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Less than three months ago 56% of Tory members in a CONHome poll said they backed Trump – politicalb

SystemSystem Posts: 8,489
edited January 7 in General
imageLess than three months ago 56% of Tory members in a CONHome poll said they backed Trump – politicalbetting.com

The above is from a ConservativeHome survey that was published four days before the American election on October 31st 2020 and shows overwhelming support for the incumbent who was seeking a second term.

Read the full story here

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Comments

  • IshmaelZIshmaelZ Posts: 5,155
    edited January 7
    First like Trump Biden, as I said all along.
  • FrancisUrquhartFrancisUrquhart Posts: 53,302
    edited January 7
    Sandpit said:

    Sandpit said:



    To be fair to Jo Brand (yes, I know) it was a pre-recorded programme, so it was up to the editor which jokes made the cut and which stayed between the live audience and the participants.

    Anyone who’s ever attended a recording of HIGNFY or Mock The Week knows that there’s an awful lot of well-over-the-line jokes told in these settings, that no-one expects to actually be aired.

    I prefer Jo Brand to the endless minor public school, Oxbridge wankers doing what passes for comedy on R4. And, of course, I don't think Jo was recommending it as a course of action. She was looking for a gag & did not think.

    There is a long tradition of throwing flour or eggs or rotting vegetables as political protest.

    And, of course, a well-aimed egg can cheer the hearts of millions.

    But, even joking about throwing acid takes the cheeriness away.
    Very true. It was in poor taste and landed badly, but that’s what comedians do. I’m not sure she ever expected it to air, but the editors and the BBC thought it was fine.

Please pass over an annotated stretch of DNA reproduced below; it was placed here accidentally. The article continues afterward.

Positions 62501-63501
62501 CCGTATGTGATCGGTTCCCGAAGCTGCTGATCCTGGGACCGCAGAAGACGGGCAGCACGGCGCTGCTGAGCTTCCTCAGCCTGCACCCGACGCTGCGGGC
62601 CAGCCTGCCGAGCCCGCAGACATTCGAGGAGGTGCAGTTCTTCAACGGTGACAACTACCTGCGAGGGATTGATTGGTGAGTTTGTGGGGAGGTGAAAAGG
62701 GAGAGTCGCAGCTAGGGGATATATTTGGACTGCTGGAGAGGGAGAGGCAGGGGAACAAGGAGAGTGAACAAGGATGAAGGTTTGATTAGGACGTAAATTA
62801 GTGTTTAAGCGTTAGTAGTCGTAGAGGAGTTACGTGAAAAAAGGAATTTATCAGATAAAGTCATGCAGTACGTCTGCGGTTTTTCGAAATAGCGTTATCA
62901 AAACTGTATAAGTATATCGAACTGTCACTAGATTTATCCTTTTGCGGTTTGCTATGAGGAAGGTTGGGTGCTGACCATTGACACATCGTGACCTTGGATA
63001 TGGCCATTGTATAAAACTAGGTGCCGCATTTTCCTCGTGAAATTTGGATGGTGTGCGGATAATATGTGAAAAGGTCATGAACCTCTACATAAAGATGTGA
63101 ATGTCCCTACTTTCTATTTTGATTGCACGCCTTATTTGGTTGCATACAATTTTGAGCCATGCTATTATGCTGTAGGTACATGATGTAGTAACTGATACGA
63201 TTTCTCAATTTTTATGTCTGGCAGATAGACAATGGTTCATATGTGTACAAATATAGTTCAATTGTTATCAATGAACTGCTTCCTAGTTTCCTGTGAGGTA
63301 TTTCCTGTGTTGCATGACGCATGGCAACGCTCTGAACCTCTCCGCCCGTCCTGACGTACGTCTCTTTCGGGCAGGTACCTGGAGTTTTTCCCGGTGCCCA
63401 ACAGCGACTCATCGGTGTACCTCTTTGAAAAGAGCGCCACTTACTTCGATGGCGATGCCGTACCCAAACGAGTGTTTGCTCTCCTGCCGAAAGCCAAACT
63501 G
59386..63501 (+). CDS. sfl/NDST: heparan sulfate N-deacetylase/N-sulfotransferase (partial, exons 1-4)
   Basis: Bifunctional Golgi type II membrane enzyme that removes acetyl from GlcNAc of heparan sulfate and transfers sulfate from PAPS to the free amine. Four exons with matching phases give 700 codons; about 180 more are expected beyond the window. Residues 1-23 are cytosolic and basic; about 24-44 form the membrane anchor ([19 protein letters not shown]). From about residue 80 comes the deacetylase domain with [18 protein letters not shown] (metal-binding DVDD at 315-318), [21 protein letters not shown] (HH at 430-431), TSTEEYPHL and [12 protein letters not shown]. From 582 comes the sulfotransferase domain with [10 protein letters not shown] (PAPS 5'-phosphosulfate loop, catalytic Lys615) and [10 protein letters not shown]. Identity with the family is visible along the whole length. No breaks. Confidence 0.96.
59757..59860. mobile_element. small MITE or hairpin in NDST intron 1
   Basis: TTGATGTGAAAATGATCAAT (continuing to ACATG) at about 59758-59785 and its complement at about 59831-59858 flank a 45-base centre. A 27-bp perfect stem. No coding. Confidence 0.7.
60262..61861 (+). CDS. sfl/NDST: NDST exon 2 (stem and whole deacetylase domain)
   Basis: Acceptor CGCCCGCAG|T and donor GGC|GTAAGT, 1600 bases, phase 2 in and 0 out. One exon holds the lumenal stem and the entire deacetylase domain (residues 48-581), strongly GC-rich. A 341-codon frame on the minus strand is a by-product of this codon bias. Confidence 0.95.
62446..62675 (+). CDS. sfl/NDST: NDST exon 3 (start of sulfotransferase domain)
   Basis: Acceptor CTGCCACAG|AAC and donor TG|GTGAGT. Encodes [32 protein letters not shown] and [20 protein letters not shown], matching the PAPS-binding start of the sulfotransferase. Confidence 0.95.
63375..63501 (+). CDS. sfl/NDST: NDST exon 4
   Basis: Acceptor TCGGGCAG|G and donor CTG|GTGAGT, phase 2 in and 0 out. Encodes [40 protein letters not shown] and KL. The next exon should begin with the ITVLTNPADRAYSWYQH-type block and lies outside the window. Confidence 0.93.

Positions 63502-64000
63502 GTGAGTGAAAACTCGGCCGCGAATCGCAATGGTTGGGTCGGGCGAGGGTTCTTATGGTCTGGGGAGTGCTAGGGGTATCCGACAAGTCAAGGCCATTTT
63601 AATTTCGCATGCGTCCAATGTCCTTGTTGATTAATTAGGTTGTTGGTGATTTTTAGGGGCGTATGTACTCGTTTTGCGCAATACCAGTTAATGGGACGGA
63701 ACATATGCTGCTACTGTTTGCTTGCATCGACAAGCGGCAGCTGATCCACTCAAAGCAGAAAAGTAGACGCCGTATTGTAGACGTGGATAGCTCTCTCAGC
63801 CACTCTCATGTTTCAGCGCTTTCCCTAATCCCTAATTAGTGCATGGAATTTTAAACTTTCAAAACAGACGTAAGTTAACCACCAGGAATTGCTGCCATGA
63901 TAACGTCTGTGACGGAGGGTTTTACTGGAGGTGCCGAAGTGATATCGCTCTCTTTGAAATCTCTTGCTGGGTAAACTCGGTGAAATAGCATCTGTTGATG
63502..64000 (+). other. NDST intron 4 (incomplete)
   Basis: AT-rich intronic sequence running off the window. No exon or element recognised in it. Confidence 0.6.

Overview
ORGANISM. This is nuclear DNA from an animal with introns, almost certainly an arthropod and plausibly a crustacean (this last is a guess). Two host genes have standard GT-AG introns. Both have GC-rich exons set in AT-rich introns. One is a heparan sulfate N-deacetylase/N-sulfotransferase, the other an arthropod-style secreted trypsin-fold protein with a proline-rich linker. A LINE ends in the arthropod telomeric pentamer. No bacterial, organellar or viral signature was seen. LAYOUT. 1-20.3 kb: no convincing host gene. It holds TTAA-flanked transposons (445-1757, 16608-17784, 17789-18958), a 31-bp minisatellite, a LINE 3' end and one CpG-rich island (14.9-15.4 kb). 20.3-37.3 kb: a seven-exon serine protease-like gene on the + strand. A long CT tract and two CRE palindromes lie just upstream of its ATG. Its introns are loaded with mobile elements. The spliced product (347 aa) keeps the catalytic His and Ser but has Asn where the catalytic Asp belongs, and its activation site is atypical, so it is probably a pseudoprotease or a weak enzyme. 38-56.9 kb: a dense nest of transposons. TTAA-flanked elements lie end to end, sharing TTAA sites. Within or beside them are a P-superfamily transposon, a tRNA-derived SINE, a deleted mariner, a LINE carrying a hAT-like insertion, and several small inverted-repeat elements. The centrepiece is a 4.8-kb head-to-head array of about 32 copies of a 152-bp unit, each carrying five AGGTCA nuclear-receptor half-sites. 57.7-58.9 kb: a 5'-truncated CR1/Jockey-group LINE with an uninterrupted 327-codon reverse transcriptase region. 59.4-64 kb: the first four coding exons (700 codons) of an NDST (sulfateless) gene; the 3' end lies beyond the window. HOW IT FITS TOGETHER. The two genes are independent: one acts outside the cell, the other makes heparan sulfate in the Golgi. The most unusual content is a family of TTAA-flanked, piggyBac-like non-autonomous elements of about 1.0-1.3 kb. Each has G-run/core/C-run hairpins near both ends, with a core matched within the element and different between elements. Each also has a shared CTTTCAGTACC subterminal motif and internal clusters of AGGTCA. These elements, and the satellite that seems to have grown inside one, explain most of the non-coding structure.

Which tells us a lot more about the BBC, than it does about the comedian.

    Frankie Boyle’s infamous “Princess Diana Joke” on MTW wasn’t seen for several years after it was recorded, was finally released only on an 18-rated outtakes DVD, never shown on TV.
    Serious question...Who is a really good stand-up these days? That has the material, can judge a room, take on the hecklers etc? So many of the regulars on these panel shows are very poor live comedians.

    The best I have seen in the past few years is Ross Noble, but because so much of it is improv, he can also miss badly as well. Far too many that were ok, have a bit like Scott n Paste, been driven made by Brexit and can only do Brexit is shit, Orange man bad stuff, and you can feel it in the audience people don't want that. Its divisive and you can only hear so many ways of they are shit jokes before you have heard them all.

    I saw Mark Watson 18 months ago, and he had at least the sense to have twigged nobody wants that and came out and said you guys pay your money to have a night off from the real world, so I am not doing anything fights over Brexit, instead this show is all about something much more depressing my divorce.

    I used to like Mark Thomas live, but how he is much older, he doesn't really have the tales to tell about all his experiences on joining crazies on a protest. His show about his wife beating dad who loved opera and died a horrible death although not his funniest work, was incredibly moving.
  • Sunil_PrasannanSunil_Prasannan Posts: 35,715
    IshmaelZ said:

    First like Trump Biden, as I said all along.

    Stolen!
  • Scott_xPScott_xP Posts: 11,379

    Serious question...Who is a really good stand-up these days? That has the material, can judge a room, take on the hecklers etc? So many of the regulars on these panel shows are very poor live comedians.

    Kevin Bridges

    Iliza Shlesinger
  • OnlyLivingBoyOnlyLivingBoy Posts: 4,702

    Sandpit said:

    Sandpit said:



    To be fair to Jo Brand (yes, I know) it was a pre-recorded programme, so it was up to the editor which jokes made the cut and which stayed between the live audience and the participants.

    Anyone who’s ever attended a recording of HIGNFY or Mock The Week knows that there’s an awful lot of well-over-the-line jokes told in these settings, that no-one expects to actually be aired.

    I prefer Jo Brand to the endless minor public school, Oxbridge wankers doing what passes for comedy on R4. And, of course, I don't think Jo was recommending it as a course of action. She was looking for a gag & did not think.

    There is a long tradition of throwing flour or eggs or rotting vegetables as political protest.

    And, of course, a well-aimed egg can cheer the hearts of millions.

    But, even joking about throwing acid takes the cheeriness away.
    Very true. It was in poor taste and landed badly, but that’s what comedians do. I’m not sure she ever expected it to air, but the editors and the BBC thought it was fine.

    Which tells us a lot more about the BBC, than it does about the comedian.

    Frankie Boyle’s infamous “Princess Diana Joke” on MTW wasn’t seen for several years after it was recorded, was finally released only on an 18-rated outtakes DVD, never shown on TV.